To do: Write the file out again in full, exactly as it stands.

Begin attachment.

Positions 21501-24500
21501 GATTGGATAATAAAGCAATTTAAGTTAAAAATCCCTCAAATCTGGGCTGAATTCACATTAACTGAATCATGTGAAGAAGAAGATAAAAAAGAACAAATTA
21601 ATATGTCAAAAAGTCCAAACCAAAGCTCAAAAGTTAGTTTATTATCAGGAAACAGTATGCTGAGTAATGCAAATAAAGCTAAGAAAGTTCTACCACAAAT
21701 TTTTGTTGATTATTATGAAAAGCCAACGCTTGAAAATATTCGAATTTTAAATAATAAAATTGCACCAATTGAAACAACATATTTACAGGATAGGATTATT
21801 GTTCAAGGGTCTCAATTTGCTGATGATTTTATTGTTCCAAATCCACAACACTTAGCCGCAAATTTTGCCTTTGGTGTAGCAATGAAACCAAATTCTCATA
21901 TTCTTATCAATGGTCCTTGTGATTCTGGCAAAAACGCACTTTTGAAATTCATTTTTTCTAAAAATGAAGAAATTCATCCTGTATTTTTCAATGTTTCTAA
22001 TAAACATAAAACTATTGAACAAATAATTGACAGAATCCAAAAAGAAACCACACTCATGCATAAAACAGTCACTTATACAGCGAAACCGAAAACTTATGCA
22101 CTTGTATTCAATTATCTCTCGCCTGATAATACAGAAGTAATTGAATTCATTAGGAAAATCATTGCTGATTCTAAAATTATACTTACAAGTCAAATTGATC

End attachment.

Positions 21501-24500
21501 GATTGGATAATAAAGCAATTTAAGTTAAAAATCCCTCAAATCTGGGCTGAATTCACATTAACTGAATCATGTGAAGAAGAAGATAAAAAAGAACAAATTA
21601 ATATGTCAAAAAGTCCAAACCAAAGCTCAAAAGTTAGTTTATTATCAGGAAACAGTATGCTGAGTAATGCAAATAAAGCTAAGAAAGTTCTACCACAAAT
21701 TTTTGTTGATTATTATGAAAAGCCAACGCTTGAAAATATTCGAATTTTAAATAATAAAATTGCACCAATTGAAACAACATATTTACAGGATAGGATTATT
21801 GTTCAAGGGTCTCAATTTGCTGATGATTTTATTGTTCCAAATCCACAACACTTAGCCGCAAATTTTGCCTTTGGTGTAGCAATGAAACCAAATTCTCATA
21901 TTCTTATCAATGGTCCTTGTGATTCTGGCAAAAACGCACTTTTGAAATTCATTTTTTCTAAAAATGAAGAAATTCATCCTGTATTTTTCAATGTTTCTAA
22001 TAAACATAAAACTATTGAACAAATAATTGACAGAATCCAAAAAGAAACCACACTCATGCATAAAACAGTCACTTATACAGCGAAACCGAAAACTTATGCA
22101 CTTGTATTCAATTATCTCTCGCCTGATAATACAGAAGTAATTGAATTCATTAGGAAAATCATTGCTGATTCTAAAATTATACTTACAAGTCAAATTGATC